Monday, June 1, 2015

The Summer School of Rock - Nine Inch Nails

Funny story about how this band was chosen to be profiled this week...

Last week, there was a video making the rounds on the internet where the Single Ladies video was mashed up with the Duck Tales theme song. It was, in a word, magnificent. You can watch it here if you haven't seen it already. Wooo-oo.

Anyhow, I showed it to the kids a few times because it was hilarious. Every time we watch a mash up like this, The Oldest always asks me to play the best mashup in history. One that isn't even a video. The Call Me Maybe/Head Like a Hole Carly Rae Jepsen/Nine Inch Nails masterpiece. It is the most disturbing combination of songs I've ever heard, and it is gloriously wrong. So deliciously wrong.  

If you haven't heard it, prepare to have your mind blown. Just come back after you listen, because I'm talking about NIN today.

Incidentally, Trent Reznor despises that mashup because he thinks it trivializes his work and turns it into a joke. Eh, I think it's great and it's in all likelihood exposed some pop fanatics to music they might not have otherwise heard. And I love me some NIN.

NIN was started by Reznor in 1988 in Cleveland, Ohio. He's technically the only member of the band and is the creative core of the music produced. When he plays live, he does recruit other people to play, but the rest of the time it's usually just him. The best way to describe the band is probably industrial rock/metal since so much of the music is fairly heavily produced. Stage shows generally involve lighting and imagery as well.

Reznor says he named the band Nine Inch Nails because it abbreviated easily, though other rumors for why that name was chosen have existed for years, including theories about references to the crucifixion of Jesus and theories about Freddy Krueger. 

NIN is known for graphic and disturbing videos that push the boundaries of what is appropriate, and has had videos refused or played only in part. The video for Closure actually attracted some attention from the FBI.

It isn't just the videos that invite controversy when it comes to NIN either. The lyrics of some of the songs have made censors, religious leaders and parents cringe for decades. Both the song and video for Closer were heavily censored, but would still go on to become the band's best known release.

NIN has released eight studio albums, though Reznor has more recently been doing work on soundtracks and scores for movies and videogames. Some of his work is included in The Girl With the Dragon Tattoo, Gone Girl and Call of Duty, Black Ops II.  Reznor has also been doing a lot of work with other artists in recent years, including collaborations with Dave Grohl and a music service project with Dr. Dre.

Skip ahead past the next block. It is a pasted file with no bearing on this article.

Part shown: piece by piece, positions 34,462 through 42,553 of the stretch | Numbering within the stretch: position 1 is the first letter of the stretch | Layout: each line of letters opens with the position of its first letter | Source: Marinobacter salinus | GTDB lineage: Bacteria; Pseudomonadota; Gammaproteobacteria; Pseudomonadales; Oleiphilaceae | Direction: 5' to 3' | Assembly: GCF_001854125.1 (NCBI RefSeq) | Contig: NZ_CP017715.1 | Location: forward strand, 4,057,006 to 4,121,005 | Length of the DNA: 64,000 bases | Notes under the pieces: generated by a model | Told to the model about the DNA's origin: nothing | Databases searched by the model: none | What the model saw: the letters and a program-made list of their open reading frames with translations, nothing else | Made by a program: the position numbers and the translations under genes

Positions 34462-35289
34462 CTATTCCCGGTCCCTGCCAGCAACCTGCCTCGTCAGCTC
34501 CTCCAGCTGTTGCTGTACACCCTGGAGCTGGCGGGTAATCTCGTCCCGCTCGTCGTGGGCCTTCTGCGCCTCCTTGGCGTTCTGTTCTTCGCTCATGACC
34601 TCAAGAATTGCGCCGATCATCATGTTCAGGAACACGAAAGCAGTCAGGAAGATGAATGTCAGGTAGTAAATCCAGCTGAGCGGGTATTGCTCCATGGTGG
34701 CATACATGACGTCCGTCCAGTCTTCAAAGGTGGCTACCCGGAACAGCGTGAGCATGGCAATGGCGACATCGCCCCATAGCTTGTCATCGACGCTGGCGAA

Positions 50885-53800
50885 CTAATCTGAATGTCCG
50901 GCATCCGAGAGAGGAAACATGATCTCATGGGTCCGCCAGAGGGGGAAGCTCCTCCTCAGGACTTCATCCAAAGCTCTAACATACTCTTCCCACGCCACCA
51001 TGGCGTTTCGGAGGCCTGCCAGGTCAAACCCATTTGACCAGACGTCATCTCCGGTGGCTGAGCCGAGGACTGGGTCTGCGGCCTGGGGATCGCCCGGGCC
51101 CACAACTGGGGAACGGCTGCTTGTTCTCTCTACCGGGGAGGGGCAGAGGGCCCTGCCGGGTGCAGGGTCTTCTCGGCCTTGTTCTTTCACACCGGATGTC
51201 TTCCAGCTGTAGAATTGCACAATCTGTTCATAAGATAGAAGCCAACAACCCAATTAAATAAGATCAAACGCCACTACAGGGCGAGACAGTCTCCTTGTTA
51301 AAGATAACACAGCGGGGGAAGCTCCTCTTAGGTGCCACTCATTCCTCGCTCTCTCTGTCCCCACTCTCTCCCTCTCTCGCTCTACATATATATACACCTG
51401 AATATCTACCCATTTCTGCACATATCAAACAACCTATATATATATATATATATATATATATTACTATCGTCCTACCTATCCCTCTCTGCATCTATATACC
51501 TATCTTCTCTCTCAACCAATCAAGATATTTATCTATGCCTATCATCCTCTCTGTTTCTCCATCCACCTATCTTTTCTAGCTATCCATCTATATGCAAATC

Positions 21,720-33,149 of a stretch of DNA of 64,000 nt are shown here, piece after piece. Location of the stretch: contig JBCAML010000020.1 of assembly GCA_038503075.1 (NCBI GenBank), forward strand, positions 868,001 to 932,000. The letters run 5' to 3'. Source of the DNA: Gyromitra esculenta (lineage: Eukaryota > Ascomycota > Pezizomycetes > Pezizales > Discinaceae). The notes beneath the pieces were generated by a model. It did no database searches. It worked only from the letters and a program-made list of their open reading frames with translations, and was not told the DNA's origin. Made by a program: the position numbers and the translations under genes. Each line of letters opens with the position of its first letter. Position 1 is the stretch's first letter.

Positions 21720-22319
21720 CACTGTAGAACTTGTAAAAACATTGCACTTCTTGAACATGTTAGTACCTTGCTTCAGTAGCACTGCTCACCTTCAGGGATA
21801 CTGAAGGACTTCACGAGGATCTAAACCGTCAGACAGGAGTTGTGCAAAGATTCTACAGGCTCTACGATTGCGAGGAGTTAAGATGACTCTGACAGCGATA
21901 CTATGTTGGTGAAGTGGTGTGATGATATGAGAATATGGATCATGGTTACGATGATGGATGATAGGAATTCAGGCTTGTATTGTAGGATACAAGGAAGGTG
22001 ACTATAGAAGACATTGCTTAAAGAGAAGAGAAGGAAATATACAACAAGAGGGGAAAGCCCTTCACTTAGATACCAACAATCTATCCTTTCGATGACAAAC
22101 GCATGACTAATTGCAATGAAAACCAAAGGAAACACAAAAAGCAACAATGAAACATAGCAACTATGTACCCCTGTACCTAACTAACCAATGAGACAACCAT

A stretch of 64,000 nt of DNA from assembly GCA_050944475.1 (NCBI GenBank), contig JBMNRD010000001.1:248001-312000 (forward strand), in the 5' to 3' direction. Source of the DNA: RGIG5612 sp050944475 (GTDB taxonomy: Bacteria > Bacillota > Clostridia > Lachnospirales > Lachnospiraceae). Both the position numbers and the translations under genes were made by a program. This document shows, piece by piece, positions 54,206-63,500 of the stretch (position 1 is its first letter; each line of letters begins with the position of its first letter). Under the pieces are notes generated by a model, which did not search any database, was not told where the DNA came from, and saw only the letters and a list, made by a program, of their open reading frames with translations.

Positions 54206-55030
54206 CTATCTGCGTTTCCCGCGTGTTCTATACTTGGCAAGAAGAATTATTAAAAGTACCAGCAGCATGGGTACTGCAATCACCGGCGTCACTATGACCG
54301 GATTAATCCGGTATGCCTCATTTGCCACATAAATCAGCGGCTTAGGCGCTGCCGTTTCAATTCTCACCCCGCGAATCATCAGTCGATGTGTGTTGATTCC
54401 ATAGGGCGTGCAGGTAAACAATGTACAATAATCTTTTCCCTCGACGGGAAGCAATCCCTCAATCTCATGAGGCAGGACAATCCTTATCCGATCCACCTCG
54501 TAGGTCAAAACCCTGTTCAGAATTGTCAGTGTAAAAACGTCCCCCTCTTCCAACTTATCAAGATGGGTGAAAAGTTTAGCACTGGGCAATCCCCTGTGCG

One of the more interesting things that happened with NIN's music was when Johnny Cash decided to cover Hurt. The song was written by Reznor with clear references to drug use and self-loathing, words full of regret. It took on a whole different meaning when Cash sang it, and was one of the last songs he ever recorded. "I pop the video in, and wow... Tears welling, silence, goose-bumps... Wow. [I felt like] I just lost my girlfriend, because that song isn't mine anymore... It really made me think about how powerful music is as a medium and art form. I wrote some words and music in my bedroom as a way of staying sane, about a bleak and desperate place I was in, totally isolated and alone. [Somehow] that winds up reinterpreted by a music legend from a radically different era/genre and still retains sincerity and meaning — different, but every bit as pure."  

NIN was touring last year with Soundgarden and was voted into the Rock and Roll Hall of Fame in their first year of eligibility. They've been nominated for 13 Grammy's and won twice. Reznor was also named one of the most influential people in 1997 by Time Magazine.

Reznor has never been enamored with corporations and has a long history of animosity. He claims that the music industry interferes with creativity, finally breaking away from it entirely in 2007, producing his own music from that point forward. At one performance, he encouraged fans to steal his music online rather than buying it legitimately because he was angry that fans and artists get screwed while music executives make all the decisions and make all the money.

Reznor has also always been vocal in the political sphere. He backed out of his scheduled performance at the 2005 MTV Movie Awards after they told him he wouldn't be allowed to show a picture of George W. Bush while playing The Hand That Feeds. He also demanded that Fox News stop using his music after being alerted to it by a fan. 

A disturbing piece of trivia, one that upsets Reznor greatly, is that his music has reportedly been used to torture detainees in Afghanistan, Iraq and Guantanamo Bay. 

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